Saturday, March 26, 2011

Nauvoo Artists and Joseph Smith

Many have speculated who actually painted the famous RLDS painting of Joseph Smith Jr.. Joseph reported sitting for a painting by a Brother David Rogers on September 16, 1842. Some experts drew a line to the famous painting, claiming that the well-known RLDS painting was it. The problem with their theory? We have the painting done by Rogers and Joseph is sitting in his standard profile stance.
Well, if it wasn't the work of the artist Rogers, who did it? There has been a fairly large consensus that it was the work of a Nauvoo portrait artist named William Major. The problem with this theory is that in comparing the work of Major and the RLDS painting we see that the artist styles do not match. Whoever painted the RLDS painting knew a great deal more about layering skin in oil and creating depth. Artists tend to always have an individual style, kind of a fingerprint of their work. Especially when problem solving difficult issues in their artwork. Here is a portrait of Brigham Young done by Major around 1845.
While cruising the internet I stumbled onto an article about another artist that was present in Nauvoo in 1845, and as a matter of fact, he shared an artist studio with William Major. His name was Selah (Seal) Van Sickle and was a self-taught artist. I went back to scouring that internet for his work, the only image I found was a black and white, low resolution photo of Brigham Young, titled "Delivering the Law of the Lord". The original painting is located at the Daughters of the Utah Pioneers building. They have graciously allowed me to post part of their copyrighted painting on my blog. If you are interested in seeing the full work or getting a copy of Van Sickle's painting please contact them at Below is a side by side comparison of the Brigham Young painting and the RLDS painting of Joseph Smith.
The two faces have a very similar artistic style. Being an artist myself I could probably sit and list a good hundred similarities, but that's a bit boring and most readers can easily see what I am talking about without that aid. I will say, that when examining the entire painting, I am led to the conclusion that Van Sickle was quite talented when it came to painting faces, but an amateur in regards to understanding perspective. Though it's not uncommon for an artist to be highly skilled in one area and undeveloped in another. Van Sickle tended to elongate the necks of his subjects in an effort to create a regal-like effect but in reality it really only creates an unnatural appearance.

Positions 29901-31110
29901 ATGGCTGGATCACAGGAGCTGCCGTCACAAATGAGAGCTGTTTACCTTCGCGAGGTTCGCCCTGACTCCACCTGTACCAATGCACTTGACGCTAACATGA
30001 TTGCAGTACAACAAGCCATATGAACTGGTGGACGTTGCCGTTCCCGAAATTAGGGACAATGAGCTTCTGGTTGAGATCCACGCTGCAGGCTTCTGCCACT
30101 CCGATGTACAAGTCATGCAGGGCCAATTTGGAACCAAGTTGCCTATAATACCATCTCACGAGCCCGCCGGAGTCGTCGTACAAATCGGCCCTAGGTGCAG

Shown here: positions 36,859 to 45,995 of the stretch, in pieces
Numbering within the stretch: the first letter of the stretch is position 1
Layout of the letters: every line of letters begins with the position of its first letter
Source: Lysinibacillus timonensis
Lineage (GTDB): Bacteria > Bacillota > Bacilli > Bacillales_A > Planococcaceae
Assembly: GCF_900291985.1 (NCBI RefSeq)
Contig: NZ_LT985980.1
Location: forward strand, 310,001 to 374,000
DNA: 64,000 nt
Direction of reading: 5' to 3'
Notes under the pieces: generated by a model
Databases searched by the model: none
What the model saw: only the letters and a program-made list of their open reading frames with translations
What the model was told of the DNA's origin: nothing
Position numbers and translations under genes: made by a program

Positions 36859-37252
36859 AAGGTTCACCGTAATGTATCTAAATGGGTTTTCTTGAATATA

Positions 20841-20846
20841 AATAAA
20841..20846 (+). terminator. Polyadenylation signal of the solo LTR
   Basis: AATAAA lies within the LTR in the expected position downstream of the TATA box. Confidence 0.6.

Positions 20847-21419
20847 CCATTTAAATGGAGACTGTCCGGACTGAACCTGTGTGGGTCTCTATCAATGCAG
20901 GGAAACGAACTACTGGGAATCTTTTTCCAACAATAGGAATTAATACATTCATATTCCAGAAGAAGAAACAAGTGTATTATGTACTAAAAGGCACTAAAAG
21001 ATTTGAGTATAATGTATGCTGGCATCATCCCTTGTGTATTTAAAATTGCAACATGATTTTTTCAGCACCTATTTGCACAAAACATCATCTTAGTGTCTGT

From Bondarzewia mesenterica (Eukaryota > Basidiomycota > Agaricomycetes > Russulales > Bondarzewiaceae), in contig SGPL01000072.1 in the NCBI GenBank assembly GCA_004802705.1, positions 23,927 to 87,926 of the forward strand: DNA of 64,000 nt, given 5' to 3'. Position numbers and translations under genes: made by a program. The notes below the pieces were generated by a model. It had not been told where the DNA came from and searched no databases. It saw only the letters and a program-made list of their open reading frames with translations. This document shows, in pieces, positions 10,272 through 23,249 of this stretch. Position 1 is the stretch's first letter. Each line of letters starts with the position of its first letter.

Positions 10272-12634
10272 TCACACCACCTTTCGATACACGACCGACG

What does all of this have to do in regards to my Joseph Smith Jr. photo? Well, if Van Sickle or Major painted the famous RLDS painting, it was done after his death, because neither were in Nauvoo before the Prophet's death. Where did the artist get the source of information for such a detailed painting? Hmmm, perhaps the source was a daguerreotype and the artist used a Camera Lucida or Obscura to enlarge it. Remember, all the other known artist works of Joseph done during his lifetime were done as profiles.

Wednesday, March 2, 2011

Hidden clues in a photo.

While studying a poster size print of the photo (Joseph Smith Jr.) in a meeting with the LDS Church, Head Photo Archivist Bill Slaughter pointed out that something seemed off with his left eye. My husband and I were in agreement. We wondered if perhaps he had a lazy eye, the gaze of each eye appeared off from the other. We noted the large scar over his eyelid and wondered if it was a contributing factor. A couple of months later while attending an eye appointment for my daughter my husband decided to take the poster in and get a professional opinion. The Optometrist informed my husband that from what he could tell it was not a lazy eye but a condition called Esotropia, which is a form of strabismus, in which one or both eyes turn inward. The doctor noted that it could have easily been caused by the apparent injury to the eye, noted in both the death mask and photo. The doctor also brought to his attention that the eyelid had a pronounced droop in comparison to the right eye, which was indicative of a severe injury/trama to the muscle.

Please note the following image has had the contrast enhanced as well as a reversed image for viewing. Some find it easier to view the issues in which I am speaking about if the photo is flipped.

Click on image to enlarge.

After hearing all of this, I began searching to see if any of the artists that had drawn or painted Joseph had translated these issues into their work. Oddly, out of my huge digital collection I could only find profile pictures of Joseph done during his lifetime. This got me thinking, why did he not pose straight forward? I understand why Sutcliffe Maudsley drew his images this way. He was known as a profilist, but what about the others? While this is just my opinion, I wonder if perhaps Joseph was a bit self conscious about his eye, or maybe he felt his profile was more distinguishing. Who knows?